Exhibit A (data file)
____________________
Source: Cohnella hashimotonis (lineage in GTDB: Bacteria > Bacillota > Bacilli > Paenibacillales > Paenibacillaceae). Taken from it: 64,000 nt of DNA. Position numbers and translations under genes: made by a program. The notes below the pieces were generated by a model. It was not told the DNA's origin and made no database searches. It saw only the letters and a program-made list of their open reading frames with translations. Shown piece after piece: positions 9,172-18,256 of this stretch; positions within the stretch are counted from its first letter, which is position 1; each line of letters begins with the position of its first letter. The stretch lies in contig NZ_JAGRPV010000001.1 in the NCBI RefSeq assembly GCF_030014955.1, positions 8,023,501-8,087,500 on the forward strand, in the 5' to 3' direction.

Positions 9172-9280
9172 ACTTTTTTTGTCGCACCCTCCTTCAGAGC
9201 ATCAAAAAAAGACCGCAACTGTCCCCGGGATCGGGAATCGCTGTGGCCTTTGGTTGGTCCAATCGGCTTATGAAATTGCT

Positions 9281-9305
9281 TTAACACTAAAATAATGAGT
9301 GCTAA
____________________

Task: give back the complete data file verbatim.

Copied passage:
Source: Cohnella hashimotonis (lineage in GTDB: Bacteria > Bacillota > Bacilli > Paenibacillales > Paenibacillaceae). Taken from it: 64,000 nt of DNA. Position numbers and translations under genes: made by a program. The notes below the pieces were generated by a model. It was not told the DNA's origin and made no database searches. It saw only the letters and a program-made list of their open reading frames with translations. Shown piece after piece: positions 9,172-18,256 of this stretch; positions within the stretch are counted from its first letter, which is position 1; each line of letters begins with the position of its first letter. The stretch lies in contig NZ_JAGRPV010000001.1 in the NCBI RefSeq assembly GCF_030014955.1, positions 8,023,501-8,087,500 on the forward strand, in the 5' to 3' direction.

Positions 9172-9280
9172 ACTTTTTTTGTCGCACCCTCCTTCAGAGC
9201 ATCAAAAAAAGACCGCAACTGTCCCCGGGATCGGGAATCGCTGTGGCCTTTGGTTGGTCCAATCGGCTTATGAAATTGCT

Positions 9281-9305
9281 TTAACACTAAAATAATGAGT
9301 GCTAA